MySQL Error: : Access denied for user
MySQL

MySQL Error: : Access denied for user

MySQL Error: : ‘Access denied for user ‘root’@’localhost’

  1. Open & Edit /etc/my.cnf or /etc/mysql/my.cnf, depending on your distro.
  2. Add skip-grant-tables under [mysqld]
  3. Restart Mysql
  4. You should be able to login to mysql now using the below command mysql -u root -p
  5. Run mysql> flush privileges;
  6. Set new password by ALTER USER ‘root’@’localhost’ IDENTIFIED BY ‘NewPassword’;
  7. Go back to /etc/my.cnf and remove/comment skip-grant-tables
  8. Restart Mysql
  9. Now you will be able to login with the new password mysql -u root -p

In Ubuntu systems running MySQL 5.7 (and later versions), the root MySQL user is set to authenticate using the auth_socket plugin by default rather than with a password. This allows for some greater security and usability in many cases, but it can also complicate things when you need to allow an external program (e.g., phpMyAdmin) to access the user.

In order to use a password to connect to MySQL as root, you will need to switch its authentication method from auth_socket to mysql_native_password. To do this, open up the MySQL prompt from your terminal:

sudo mysql

Next, check which authentication method each of your MySQL user accounts use with the following command:

SELECT user,authentication_string,plugin,host FROM mysql.user;

Output

+------------------+-------------------------------------------+-----------------------+-----------+
    | user             | authentication_string                     | plugin                | host      |
    +------------------+-------------------------------------------+-----------------------+-----------+
    | root             |                                           | auth_socket           | localhost |
    | mysql.session    | *THISISNOTAVALIDPASSWORDTHATCANBEUSEDHERE | mysql_native_password | localhost |
    | mysql.sys        | *THISISNOTAVALIDPASSWORDTHATCANBEUSEDHERE | mysql_native_password | localhost |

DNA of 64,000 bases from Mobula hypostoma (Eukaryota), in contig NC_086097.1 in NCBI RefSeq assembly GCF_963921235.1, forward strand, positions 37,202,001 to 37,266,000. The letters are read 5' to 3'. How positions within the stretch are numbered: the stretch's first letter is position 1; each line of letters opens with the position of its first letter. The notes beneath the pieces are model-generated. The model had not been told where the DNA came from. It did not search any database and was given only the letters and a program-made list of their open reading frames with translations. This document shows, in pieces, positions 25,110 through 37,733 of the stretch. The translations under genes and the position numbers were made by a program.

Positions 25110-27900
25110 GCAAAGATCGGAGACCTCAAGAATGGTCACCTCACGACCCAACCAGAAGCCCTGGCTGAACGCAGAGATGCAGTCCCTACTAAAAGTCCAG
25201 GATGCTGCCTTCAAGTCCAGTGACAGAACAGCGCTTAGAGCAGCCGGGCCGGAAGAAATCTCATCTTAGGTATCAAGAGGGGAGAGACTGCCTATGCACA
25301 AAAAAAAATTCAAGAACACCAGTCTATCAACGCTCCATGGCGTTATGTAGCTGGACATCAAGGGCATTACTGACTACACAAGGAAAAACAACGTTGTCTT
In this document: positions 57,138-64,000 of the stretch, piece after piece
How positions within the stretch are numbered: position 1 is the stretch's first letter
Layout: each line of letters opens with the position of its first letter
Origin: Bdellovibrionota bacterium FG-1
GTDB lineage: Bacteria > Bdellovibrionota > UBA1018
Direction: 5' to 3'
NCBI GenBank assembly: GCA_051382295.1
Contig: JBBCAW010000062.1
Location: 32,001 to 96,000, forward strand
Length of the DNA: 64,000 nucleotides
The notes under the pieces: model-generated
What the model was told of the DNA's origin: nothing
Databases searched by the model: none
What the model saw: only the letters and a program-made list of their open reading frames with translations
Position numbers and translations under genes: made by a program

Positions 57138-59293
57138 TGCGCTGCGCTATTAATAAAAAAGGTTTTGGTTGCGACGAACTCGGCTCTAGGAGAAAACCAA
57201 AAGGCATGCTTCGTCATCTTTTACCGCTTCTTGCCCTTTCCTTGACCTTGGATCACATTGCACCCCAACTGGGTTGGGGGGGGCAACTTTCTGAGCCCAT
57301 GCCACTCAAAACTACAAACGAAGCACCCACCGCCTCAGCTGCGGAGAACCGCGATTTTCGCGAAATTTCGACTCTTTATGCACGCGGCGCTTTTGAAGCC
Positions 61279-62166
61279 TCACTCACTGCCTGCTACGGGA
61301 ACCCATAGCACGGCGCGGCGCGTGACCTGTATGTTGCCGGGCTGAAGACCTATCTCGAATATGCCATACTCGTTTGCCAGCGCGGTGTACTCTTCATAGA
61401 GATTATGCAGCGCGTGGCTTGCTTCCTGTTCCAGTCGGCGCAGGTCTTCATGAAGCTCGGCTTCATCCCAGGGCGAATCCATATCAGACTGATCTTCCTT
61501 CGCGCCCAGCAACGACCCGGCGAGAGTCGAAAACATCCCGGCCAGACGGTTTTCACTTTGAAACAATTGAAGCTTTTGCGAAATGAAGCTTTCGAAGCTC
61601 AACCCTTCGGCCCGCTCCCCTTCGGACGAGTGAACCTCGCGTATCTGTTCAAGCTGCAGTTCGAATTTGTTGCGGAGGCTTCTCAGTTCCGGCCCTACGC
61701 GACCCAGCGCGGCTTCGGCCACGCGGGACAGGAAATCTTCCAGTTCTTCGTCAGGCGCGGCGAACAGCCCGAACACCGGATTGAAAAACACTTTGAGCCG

| debian-sys-maint | *CC744277A401A7D25BE1CA89AFF17BF607F876FF | mysql_native_password | localhost |
    +------------------+-------------------------------------------+-----------------------+-----------+
    4 rows in set (0.00 sec)

In this example, you can see that the root user does in fact authenticate using the auth_socket plugin. To configure the root account to authenticate with a password, run the following ALTER USER command. Be sure to change password to a strong password of your choosing, and note that this command will change the root password you set in Step 2:

ALTER USER 'root'@'localhost' IDENTIFIED WITH mysql_native_password BY 'password';

Then, run FLUSH PRIVILEGES which tells the server to reload the grant tables and put your new changes into effect:

FLUSH PRIVILEGES;

Check the authentication methods employed by each of your users again to confirm that root no longer authenticates using the auth_socket plugin:

SELECT user,authentication_string,plugin,host FROM mysql.user;

Output

+------------------+-------------------------------------------+-----------------------+-----------+
    | user             | authentication_string                     | plugin                | host      |
    +------------------+-------------------------------------------+-----------------------+-----------+
    | root             | *3636DACC8616D997782ADD0839F92C1571D6D78F | mysql_native_password | localhost |
    | mysql.session    | *THISISNOTAVALIDPASSWORDTHATCANBEUSEDHERE | mysql_native_password | localhost |
    | mysql.sys        | *THISISNOTAVALIDPASSWORDTHATCANBEUSEDHERE | mysql_native_password | localhost |
    | debian-sys-maint | *CC744277A401A7D25BE1CA89AFF17BF607F876FF | mysql_native_password | localhost |
    +------------------+-------------------------------------------+-----------------------+-----------+
    4 rows in set (0.00 sec)

You can see in this example output that the root MySQL user now authenticates using a password. Once you confirm this on your own server, you can exit the MySQL shell:

exit

Restart MySQL:

sudo /usr/local/mysql/support-files/mysql.server stop
sudo /usr/local/mysql/support-files/mysql.server start